When I was new, I did completely give myself to the program. I did it all: sponsor, steps, cleaning the hall, going out to eat, meetings, hanging out after the meeting, dances, canoe trips, campfire meetings, conventions, fishing (and I don't fish), helping people move, going out for coffee, motorcycle trips, retreats. Yup, completely! I mean hanging out with AA folks was tons better than sitting by myself in my apartment. We had a group around my age that did stuff together.
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Re: Rarely have we seen a person fail... meaning?

Postby Brock » Thu May 10, 2018 7:10 pm

People (seems specially on this Forum) Think WAY TOO MUCH. We don't need to know "How, When, Why, Where, What, If " it works, just that it Does Work. If we can Completely give ourself to this simply Program.

A person new to AA asks a question like this -
Seems he wants to know what path Bill, Dr. Bob and the alcoholics who were the originators of this portion of How It Works were talking about. He also wanted to know what was meant by "fail"?

What could be wrong with experienced members here discussing what we might say in answer to such a question, why shouldn’t we explain to a newcomer what the path represents, or what we believe the book means by “fail.” If I asked those questions when I first came and was told I “don’t need to know,” I might not be around now. If some of us want to discuss this, it has nothing to do with thinking “WAY TOO MUCH.”
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Re: Rarely have we seen a person fail... meaning?

Postby Blue Moon » Thu May 10, 2018 8:29 pm

Not sure I understand the question, as it seems pretty straightforward to me. "Those who do not recover [from alcoholism] are .... unable or unwilling to be completely honest with themselves. Their chances [of recovering from alcoholism ] are less than average."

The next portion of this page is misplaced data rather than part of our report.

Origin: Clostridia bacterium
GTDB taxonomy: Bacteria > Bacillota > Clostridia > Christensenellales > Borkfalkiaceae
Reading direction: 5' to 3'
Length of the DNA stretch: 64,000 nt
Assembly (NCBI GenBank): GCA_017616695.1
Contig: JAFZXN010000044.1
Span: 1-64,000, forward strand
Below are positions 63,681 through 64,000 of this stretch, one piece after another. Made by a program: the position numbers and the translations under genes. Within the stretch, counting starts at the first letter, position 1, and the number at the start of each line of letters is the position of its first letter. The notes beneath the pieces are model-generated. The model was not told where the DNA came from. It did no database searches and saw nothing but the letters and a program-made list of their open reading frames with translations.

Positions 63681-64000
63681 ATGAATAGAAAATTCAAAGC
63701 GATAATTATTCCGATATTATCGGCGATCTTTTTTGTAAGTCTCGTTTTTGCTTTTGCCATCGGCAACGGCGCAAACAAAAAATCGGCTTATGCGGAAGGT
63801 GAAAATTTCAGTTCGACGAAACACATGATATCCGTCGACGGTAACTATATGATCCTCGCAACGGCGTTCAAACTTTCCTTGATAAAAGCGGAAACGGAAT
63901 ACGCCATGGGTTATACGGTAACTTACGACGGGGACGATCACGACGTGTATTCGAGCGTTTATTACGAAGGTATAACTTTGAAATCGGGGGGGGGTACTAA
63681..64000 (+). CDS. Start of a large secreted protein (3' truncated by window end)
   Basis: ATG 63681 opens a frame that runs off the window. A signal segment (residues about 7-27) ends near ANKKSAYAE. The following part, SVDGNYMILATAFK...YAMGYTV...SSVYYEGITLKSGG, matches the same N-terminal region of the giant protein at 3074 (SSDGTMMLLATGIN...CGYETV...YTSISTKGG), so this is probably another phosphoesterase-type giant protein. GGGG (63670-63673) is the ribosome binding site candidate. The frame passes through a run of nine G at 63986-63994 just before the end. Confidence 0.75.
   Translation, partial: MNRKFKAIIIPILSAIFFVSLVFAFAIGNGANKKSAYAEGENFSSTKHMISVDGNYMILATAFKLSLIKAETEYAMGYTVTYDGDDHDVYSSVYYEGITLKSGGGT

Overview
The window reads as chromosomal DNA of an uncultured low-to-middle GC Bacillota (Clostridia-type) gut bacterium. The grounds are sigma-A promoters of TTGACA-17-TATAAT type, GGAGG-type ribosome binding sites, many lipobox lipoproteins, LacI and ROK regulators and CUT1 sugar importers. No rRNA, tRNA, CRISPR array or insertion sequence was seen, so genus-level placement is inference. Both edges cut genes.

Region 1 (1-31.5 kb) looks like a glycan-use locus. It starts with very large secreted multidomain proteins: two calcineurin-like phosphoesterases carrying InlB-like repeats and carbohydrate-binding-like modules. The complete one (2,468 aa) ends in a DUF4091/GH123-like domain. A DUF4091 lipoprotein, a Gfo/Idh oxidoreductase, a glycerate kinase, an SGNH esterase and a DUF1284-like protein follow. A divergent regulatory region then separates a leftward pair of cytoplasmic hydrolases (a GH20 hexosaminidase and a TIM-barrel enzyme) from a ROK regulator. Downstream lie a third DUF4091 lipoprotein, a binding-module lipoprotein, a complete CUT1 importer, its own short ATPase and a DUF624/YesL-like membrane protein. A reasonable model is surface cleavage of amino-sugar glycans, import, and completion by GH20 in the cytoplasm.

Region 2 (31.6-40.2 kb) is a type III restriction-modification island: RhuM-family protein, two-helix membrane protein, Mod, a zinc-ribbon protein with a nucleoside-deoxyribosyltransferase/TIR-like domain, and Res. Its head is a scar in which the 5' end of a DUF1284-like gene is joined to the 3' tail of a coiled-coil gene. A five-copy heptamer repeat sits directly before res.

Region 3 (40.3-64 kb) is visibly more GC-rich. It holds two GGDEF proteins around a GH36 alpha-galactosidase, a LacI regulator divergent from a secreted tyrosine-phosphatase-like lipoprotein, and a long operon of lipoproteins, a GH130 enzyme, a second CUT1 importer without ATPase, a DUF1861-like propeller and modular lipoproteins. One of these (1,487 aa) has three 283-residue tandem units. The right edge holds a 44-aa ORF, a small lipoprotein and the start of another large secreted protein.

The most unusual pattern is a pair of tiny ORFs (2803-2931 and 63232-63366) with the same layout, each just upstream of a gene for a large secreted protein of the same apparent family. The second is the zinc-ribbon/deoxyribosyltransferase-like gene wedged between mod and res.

So we are talking about failing (aka not succeeding) to recover.
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Re: Rarely have we seen a person fail... meaning?

Postby Greywolf » Fri May 11, 2018 4:25 am

Blue Moon wrote:Not sure I understand the question,

What is it about the question you don't understand? Seemed pretty simple and straight forward to me.
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Re: Rarely have we seen a person fail... meaning?

Postby D'oh » Fri May 11, 2018 5:31 am

What could be wrong with experienced members here discussing what we might say in answer to such a question, why shouldn’t we explain to a newcomer what the path represents, or what we believe the book means by “fail.” If I asked those questions when I first came and was told I “don’t need to know,” I might not be around now. If some of us want to discuss this, it has nothing to do with thinking “WAY TOO MUCH.”


It Works if you Work It!

there is 164 pages of "How". Even warnings about Easier Softer ways Not Working.

So, how ever you want to work it, it is one's Own Choice.

My belief, It should start "Never" not Rarely.
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Re: Rarely have we seen a person fail... meaning?

Postby Brock » Fri May 11, 2018 6:11 am

there is 164 pages of "How". Even warnings about Easier Softer ways Not Working.

Yes true, so what we were in effect doing is discussing what the book says. I reacted to the original comment about people on this forum thinking way too much, for what I believe is the good of the forum itself.

The forums ‘traffic’ goes up and down, when it’s up we see new people joining and asking questions, and other oldtimers pitching in. When it’s down it’s like an empty AA meeting room, new people look in, see no action there and leave. It was in one of those slumps that Greywolf posed a question, in short order we had seven posts on that topic, we were picking up speed again, then saying we are thinking too much was like sticking a spoke in the wheel and killing the momentum. Now in part due to that topic getting some folks posting, we have a lively forum this morning.